In order to maximize the bandwidth of the 10x probe it's necessary to precisely adjust the probe capacitor to cancel the input capacitance of the scope. This is accomplished by a procedure known as compensation.
The scope probe is connected to a square wave source called the calibrator, which is built into the scope. The probe is then adjusted to make the square wave as square and flat-topped as possible. Figures 4-25A and 4-25B show the oscilloscope display during compensation with an overcompensated and undercompensated probe. Figure 4-25C shows the display when the probe is properly compensated.
As discussed in Section 1, the square wave is a wide bandwidth signal rich in harmonics. If the probe is adjusted so that it measures a square wave with a minimum of waveform distortion, the probe will be correctly compensated for wide bandwidth signals in general. This concept is also used for square wave testing of amplifiers, as discussed in Section 5.
Other Attenuating Probes
Other types of attenuating or divider probes are available, including 50:1 and 100:1 probes. The general principles of these probes are the same as the 10X divider probe: voltage level and bandwidth are traded off. To obtain wider bandwidth, more loss is incurred in the probe and less voltage is supplied to the input of the scope. This may require a more sensitive scope for low-level measurements. Some divider probes use the scope’s 50-ohm input instead of the 1-megohm input.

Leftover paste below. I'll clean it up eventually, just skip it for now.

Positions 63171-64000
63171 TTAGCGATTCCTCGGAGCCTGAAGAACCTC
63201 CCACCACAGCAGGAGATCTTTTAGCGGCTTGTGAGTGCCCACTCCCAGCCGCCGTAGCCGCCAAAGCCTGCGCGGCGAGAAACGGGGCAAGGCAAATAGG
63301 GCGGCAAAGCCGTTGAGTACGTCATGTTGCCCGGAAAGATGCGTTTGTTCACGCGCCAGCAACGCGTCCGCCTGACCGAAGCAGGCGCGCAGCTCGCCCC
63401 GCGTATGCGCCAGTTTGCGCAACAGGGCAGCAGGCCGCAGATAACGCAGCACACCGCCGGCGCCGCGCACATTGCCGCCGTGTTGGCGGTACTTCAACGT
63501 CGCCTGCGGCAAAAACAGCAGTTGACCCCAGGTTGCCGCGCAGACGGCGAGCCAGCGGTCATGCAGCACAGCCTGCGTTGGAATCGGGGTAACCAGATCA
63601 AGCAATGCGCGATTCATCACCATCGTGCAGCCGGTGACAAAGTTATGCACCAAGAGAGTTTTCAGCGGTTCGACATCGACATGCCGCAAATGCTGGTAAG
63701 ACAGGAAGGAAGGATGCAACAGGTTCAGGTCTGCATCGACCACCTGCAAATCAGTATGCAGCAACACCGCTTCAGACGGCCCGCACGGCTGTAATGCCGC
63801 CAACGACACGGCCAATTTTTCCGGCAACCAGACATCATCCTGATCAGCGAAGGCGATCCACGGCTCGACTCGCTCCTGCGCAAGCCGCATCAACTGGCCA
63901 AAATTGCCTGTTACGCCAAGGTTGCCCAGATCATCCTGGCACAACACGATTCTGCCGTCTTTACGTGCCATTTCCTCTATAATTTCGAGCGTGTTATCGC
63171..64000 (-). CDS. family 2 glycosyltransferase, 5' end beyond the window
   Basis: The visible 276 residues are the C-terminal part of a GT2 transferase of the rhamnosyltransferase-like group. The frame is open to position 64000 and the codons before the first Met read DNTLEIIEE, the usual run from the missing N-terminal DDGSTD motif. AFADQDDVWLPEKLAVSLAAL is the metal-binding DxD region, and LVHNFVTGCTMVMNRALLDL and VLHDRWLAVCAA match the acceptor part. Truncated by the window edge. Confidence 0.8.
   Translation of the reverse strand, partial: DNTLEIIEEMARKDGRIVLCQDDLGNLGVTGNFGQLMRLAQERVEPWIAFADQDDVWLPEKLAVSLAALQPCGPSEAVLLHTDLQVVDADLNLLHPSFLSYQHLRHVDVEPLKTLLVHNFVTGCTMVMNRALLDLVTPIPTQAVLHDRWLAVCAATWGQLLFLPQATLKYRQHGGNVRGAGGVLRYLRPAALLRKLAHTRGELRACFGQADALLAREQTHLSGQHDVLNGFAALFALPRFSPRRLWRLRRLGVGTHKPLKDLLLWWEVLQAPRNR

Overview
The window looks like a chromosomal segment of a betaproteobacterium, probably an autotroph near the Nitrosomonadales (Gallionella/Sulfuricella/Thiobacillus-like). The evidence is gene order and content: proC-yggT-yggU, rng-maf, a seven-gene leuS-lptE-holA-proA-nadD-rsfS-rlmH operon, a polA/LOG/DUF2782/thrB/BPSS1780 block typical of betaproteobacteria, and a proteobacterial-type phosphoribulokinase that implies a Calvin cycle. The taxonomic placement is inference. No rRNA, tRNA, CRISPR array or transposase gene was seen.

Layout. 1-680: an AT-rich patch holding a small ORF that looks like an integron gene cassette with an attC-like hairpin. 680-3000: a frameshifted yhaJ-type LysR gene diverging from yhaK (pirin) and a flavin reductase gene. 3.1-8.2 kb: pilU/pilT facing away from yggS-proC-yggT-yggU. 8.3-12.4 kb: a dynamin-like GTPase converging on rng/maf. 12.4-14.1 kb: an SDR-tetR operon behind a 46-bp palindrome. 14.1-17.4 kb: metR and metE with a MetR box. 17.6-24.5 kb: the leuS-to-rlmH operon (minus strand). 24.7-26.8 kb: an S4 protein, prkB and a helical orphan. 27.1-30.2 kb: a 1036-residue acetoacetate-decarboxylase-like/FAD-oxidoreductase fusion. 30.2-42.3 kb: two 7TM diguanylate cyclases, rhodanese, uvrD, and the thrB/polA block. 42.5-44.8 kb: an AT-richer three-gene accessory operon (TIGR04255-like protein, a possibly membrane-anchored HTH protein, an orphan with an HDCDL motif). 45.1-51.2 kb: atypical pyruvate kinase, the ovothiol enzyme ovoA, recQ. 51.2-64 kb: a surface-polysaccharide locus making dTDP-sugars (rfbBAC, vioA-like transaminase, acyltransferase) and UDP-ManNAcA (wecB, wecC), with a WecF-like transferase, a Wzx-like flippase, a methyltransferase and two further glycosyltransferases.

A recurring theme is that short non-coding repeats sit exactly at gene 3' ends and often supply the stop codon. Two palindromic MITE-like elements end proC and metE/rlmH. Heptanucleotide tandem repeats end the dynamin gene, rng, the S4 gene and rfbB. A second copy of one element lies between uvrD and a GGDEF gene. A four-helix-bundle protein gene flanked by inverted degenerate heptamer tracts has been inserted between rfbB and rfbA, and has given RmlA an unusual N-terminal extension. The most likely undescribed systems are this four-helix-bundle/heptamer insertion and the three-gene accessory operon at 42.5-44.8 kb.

So far, all of the probes discussed have been simple passive circuits with no active components such as transistors or integrated circuits. In cases where extremely low capacitance is required for high-frequency measurements, an active probe may be used. An active probe has a small amplifier built into it that's designed to have very little capacitance at its input. The output of the amplifier is usually matched to drive the 50- ohm input of the oscilloscope. This allows a length of 50-ohm cable to be used between probe and scope without any additional capacitive loading effects.
Table 4-1 summarizes the typical specifications of the various types of scope probes that have been discussed. Actual characteristics will vary according to manufacturer and model.
Oscilloscopes are designed for a voltage input, but can be used to mea sure current using a current probe. A current probe has a set of jaws that encircle the wire carrying the current to be measured. No electrical connection is needed. The circuit does not have to be broken or altered in anyway, as the current probe measures whatever current is passing through its closed jaws.